_A Budding Idea

In Drexel’s Product Design program, great ideas begin with the end in mind.

_Danielle Banner

Banner is a product design major in the Westphal College of Media Arts & Design.

As a student in the Product Design program of the Westphal College of Media Arts and Design, Danielle Banner set herself a challenge: To create a product that would connect people to nature.

From March to May 2017, she researched and designed her final product: BUD, a desktop companion plant with a digitally enabled planter that helps office workers bond with the outdoors. 


Banner developed 20 to 30 small clay models and five full-scale models before settling on the final design and name. “I love puns, and this is both a desk buddy and it features a budding plant,” she says.

Her research and design process was intense. First, she interviewed kids, teens and older adults about their relationship with the outdoors. She learned that spending time in nature was a de-stressor for all people, no matter their age.

However, many people reported that it was difficult to enjoy themselves outdoors because of work and other commitments.
The first prototype of BUD had interactive touch screens and “faces” that would communicate with people, but it didn’t test well for a few reasons, Banner says. “I was trying to integrate technology with nature in a way that wasn’t distracting…but this was distracting. I wanted to make BUD more of a companion rather than something impersonal,” she says.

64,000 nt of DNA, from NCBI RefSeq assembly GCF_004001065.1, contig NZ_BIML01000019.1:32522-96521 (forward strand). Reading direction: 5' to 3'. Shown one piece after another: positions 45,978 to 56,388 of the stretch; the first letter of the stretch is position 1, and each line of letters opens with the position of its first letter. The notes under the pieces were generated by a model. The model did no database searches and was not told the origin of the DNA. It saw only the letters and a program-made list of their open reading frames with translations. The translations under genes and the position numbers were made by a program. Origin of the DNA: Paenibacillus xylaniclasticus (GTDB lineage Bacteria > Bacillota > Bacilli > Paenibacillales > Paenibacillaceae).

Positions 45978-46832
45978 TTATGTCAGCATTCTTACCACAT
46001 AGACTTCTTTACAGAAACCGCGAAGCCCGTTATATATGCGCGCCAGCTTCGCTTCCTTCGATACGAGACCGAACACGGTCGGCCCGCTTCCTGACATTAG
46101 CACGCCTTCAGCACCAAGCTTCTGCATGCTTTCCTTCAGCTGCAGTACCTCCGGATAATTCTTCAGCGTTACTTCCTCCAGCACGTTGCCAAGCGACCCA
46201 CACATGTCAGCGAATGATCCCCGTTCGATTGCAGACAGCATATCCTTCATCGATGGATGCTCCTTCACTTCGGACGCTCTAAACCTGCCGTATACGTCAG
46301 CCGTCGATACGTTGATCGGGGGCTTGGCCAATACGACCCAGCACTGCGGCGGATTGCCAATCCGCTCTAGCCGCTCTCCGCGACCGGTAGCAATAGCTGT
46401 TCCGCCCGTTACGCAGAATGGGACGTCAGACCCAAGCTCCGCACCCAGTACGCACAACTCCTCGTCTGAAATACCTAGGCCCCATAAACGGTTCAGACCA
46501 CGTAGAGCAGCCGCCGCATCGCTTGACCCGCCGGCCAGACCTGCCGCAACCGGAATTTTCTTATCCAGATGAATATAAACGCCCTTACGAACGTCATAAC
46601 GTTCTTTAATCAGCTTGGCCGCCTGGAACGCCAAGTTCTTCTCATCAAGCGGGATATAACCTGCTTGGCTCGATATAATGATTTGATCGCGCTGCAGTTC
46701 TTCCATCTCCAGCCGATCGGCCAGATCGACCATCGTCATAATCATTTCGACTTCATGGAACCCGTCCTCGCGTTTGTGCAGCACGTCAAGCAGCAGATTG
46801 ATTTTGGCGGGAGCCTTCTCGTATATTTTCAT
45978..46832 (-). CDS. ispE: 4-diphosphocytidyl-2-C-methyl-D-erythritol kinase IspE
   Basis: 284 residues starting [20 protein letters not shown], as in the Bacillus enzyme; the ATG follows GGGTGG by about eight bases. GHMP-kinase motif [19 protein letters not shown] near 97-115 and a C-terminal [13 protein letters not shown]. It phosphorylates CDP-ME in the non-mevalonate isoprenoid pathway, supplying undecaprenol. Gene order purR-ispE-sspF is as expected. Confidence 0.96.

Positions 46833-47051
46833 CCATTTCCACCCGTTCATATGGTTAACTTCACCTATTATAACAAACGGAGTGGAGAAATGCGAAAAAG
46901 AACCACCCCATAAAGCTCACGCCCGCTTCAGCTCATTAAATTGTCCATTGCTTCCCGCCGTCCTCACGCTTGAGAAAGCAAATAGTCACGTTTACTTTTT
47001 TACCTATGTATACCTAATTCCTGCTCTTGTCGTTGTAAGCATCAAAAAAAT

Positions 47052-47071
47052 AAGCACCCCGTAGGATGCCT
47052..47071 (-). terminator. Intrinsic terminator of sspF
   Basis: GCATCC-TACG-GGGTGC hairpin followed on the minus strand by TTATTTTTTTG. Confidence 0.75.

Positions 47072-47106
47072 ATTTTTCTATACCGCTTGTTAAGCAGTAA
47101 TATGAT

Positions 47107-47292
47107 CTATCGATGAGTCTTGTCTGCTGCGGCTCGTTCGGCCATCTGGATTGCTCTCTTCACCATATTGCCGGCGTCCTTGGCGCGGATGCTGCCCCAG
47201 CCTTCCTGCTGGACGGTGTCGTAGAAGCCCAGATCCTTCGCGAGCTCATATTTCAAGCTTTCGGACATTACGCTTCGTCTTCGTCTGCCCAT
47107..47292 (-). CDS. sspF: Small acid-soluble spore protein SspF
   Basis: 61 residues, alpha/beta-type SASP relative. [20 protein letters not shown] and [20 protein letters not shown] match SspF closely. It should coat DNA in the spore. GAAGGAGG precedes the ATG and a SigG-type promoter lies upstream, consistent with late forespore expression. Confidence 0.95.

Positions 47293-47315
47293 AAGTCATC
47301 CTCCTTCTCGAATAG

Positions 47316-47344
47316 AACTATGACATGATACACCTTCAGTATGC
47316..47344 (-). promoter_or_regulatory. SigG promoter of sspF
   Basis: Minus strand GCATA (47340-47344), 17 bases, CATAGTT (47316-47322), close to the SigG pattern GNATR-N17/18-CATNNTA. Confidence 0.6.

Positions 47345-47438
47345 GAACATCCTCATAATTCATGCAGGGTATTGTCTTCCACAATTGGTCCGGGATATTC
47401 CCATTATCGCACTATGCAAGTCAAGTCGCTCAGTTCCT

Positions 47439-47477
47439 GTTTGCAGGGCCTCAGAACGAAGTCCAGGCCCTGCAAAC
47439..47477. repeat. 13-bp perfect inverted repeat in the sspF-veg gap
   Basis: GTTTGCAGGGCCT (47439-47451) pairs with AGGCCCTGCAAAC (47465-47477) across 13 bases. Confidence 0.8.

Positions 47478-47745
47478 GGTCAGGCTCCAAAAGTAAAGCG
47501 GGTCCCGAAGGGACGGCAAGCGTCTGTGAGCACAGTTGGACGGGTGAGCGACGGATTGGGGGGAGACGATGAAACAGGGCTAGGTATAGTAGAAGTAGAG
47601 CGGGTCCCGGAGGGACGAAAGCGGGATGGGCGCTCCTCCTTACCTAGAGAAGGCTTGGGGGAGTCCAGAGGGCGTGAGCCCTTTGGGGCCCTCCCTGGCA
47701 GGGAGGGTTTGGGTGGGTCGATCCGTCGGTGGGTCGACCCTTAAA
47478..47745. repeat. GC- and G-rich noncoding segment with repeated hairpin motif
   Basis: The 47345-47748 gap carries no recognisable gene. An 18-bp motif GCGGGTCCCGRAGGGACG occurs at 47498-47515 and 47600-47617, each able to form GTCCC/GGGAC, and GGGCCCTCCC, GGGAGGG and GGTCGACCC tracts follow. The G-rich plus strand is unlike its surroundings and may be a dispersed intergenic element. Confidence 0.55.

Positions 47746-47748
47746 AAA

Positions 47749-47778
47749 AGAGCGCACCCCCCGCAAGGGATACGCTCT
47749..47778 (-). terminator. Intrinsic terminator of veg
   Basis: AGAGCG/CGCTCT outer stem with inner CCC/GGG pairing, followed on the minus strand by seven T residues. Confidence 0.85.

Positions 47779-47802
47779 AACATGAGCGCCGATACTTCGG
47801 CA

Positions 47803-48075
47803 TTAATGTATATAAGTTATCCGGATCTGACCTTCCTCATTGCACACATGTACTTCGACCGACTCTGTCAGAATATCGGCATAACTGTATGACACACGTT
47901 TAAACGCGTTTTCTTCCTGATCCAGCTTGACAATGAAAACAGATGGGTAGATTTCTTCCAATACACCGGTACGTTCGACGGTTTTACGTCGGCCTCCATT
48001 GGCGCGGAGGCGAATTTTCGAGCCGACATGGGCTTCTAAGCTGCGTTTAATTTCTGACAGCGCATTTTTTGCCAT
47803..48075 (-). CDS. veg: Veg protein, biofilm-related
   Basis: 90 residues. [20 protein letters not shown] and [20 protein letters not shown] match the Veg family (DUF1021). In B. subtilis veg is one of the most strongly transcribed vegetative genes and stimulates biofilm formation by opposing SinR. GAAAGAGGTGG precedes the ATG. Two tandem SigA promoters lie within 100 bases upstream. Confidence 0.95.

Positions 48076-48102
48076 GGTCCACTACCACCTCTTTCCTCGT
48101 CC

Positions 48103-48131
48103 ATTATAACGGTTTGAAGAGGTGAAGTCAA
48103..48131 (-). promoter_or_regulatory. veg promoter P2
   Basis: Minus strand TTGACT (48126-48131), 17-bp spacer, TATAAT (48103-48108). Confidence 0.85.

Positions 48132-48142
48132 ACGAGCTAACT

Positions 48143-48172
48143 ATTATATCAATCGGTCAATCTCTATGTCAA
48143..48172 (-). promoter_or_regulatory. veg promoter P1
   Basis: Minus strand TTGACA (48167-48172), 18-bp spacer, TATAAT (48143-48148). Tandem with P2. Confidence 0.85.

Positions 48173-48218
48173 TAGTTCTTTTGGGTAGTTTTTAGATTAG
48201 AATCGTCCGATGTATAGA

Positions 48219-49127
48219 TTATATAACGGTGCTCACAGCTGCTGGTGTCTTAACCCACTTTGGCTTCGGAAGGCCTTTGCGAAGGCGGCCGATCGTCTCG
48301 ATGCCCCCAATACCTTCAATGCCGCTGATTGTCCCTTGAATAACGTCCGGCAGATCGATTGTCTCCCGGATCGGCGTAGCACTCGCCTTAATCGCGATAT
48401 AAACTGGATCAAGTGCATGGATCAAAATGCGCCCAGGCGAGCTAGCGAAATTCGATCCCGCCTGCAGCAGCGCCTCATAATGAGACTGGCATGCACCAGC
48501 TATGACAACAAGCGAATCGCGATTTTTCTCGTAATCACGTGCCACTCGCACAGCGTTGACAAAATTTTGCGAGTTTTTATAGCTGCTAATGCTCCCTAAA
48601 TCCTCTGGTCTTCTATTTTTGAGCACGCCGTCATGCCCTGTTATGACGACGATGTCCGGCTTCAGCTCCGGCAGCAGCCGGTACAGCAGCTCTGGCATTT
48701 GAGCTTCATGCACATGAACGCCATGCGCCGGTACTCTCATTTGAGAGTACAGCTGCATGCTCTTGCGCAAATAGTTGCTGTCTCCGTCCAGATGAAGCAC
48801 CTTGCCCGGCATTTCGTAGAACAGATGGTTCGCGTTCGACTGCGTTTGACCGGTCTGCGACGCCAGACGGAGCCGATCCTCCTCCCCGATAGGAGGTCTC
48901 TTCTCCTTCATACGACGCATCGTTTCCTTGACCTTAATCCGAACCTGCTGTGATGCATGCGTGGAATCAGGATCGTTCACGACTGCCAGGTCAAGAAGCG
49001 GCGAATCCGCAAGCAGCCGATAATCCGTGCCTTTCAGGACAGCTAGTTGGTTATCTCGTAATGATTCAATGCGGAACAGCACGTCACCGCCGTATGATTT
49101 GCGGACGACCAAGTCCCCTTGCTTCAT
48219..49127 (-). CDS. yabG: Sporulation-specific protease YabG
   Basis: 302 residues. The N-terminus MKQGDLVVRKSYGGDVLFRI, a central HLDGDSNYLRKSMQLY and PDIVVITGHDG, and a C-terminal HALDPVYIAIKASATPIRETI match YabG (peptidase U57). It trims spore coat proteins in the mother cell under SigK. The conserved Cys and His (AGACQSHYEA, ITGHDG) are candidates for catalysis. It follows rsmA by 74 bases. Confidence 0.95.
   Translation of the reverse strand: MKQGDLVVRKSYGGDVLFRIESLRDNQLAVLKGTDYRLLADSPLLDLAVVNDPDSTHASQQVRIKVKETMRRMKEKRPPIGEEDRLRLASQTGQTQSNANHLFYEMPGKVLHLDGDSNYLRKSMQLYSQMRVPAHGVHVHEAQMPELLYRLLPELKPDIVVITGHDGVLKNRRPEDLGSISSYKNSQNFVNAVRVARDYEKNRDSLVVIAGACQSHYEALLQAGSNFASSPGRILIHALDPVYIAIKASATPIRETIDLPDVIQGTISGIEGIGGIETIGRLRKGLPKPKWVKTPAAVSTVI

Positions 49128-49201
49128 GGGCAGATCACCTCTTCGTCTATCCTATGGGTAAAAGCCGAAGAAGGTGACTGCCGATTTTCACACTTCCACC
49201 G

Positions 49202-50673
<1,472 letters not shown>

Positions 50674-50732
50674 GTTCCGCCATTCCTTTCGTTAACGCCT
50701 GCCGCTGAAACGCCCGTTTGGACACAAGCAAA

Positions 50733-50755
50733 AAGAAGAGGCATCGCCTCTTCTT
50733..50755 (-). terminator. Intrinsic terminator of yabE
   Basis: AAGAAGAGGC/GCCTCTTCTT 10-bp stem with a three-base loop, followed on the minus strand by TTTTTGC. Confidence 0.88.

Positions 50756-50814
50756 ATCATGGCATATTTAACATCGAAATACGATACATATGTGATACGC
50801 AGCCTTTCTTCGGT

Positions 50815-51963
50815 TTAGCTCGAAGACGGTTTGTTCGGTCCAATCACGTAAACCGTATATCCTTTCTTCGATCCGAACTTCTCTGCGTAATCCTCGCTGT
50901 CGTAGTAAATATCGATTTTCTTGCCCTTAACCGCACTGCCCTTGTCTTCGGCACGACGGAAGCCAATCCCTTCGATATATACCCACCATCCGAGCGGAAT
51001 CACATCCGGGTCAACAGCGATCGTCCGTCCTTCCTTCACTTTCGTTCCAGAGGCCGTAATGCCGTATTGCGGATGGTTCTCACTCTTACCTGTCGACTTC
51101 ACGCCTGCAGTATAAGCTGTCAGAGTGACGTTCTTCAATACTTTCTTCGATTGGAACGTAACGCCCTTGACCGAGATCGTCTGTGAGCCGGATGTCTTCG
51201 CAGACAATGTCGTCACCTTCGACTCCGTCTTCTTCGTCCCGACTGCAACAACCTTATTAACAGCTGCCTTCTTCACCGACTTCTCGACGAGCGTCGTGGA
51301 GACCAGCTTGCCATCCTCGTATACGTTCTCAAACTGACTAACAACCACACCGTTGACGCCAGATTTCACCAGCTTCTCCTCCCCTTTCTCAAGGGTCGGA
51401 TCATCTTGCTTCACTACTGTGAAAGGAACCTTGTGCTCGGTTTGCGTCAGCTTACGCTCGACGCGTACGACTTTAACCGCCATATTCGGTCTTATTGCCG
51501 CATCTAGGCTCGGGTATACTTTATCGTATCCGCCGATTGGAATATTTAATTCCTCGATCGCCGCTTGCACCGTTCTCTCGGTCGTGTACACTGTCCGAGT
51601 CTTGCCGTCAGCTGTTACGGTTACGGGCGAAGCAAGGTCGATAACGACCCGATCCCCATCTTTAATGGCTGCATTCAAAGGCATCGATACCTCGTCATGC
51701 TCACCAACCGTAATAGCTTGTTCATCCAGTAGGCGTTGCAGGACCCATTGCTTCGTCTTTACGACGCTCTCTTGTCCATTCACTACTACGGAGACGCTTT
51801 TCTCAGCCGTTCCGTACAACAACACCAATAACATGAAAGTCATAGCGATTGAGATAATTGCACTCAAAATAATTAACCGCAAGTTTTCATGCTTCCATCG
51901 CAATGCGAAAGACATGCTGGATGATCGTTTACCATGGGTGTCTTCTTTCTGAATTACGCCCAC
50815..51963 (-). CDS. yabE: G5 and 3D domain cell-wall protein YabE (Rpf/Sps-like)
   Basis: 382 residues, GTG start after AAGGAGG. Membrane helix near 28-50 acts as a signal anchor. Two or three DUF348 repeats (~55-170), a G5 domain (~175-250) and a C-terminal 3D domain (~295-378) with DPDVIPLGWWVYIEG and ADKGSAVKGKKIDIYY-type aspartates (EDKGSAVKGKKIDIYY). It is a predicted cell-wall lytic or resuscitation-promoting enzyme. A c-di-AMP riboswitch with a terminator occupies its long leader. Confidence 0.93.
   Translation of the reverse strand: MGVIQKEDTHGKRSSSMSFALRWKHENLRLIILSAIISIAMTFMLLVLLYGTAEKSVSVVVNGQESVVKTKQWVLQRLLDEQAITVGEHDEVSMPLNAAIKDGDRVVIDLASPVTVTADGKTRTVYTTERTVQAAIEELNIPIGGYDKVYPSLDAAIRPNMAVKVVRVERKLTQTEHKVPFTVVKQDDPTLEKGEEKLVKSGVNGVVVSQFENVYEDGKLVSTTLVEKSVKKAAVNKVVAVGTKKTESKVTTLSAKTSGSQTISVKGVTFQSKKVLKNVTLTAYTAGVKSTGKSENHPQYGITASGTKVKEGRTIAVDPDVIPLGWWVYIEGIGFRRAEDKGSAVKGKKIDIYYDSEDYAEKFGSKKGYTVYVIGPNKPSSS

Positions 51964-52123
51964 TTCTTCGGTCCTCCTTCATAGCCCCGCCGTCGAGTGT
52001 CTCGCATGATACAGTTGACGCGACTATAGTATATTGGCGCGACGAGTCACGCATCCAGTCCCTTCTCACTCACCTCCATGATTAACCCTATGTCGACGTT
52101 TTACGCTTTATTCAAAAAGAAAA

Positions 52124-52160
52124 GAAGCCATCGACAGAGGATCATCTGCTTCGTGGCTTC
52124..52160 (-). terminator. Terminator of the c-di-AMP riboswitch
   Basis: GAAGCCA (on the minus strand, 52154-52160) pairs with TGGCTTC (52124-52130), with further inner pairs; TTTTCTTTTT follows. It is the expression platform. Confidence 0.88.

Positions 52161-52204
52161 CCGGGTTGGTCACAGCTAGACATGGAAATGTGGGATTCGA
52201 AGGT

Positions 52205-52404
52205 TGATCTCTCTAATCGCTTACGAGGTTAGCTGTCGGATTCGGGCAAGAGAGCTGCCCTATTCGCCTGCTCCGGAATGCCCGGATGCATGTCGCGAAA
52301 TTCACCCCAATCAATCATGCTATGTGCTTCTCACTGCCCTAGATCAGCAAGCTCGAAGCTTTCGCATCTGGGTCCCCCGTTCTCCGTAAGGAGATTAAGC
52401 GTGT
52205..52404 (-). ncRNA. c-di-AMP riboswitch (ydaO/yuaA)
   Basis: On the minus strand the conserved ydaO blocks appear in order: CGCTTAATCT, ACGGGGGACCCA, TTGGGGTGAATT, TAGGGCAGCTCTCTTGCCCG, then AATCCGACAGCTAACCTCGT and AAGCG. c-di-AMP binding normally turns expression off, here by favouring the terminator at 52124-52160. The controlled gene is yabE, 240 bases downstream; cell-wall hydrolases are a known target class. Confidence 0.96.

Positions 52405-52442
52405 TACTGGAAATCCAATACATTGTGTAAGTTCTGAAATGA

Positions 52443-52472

Her final version was compact, had “legs,” could interact with other BUDs, and included a seed pack so users could choose their plant variety.

“She did a good job of trying to understand people’s needs. …I see it being marketable,” says Michael Glaser, an associate professor who runs the Product Design program. The project earned Banner an A.

The BUD comes with an app to helps users set breaks to go outdoors with their BUD throughout the day.

The Product Design program is young but alumni have created successful ideas. A couple students have sold their concepts or started a company. One former student created glasses for people with seasonal affective disorder. In 2017, a student focused on turning fabric waste into pulp and worked with the Department of Materials Science and Engineering in the College of Engineering to turn those fibers into biodegradable furniture.

The program’s philosophy is to let students see where ideas take them — always with the end-user in mind. “We start with community first, then move on to the process and then the outcomes,” says Glaser. “The student has to convince us that they made a decision based on a user’s needs.”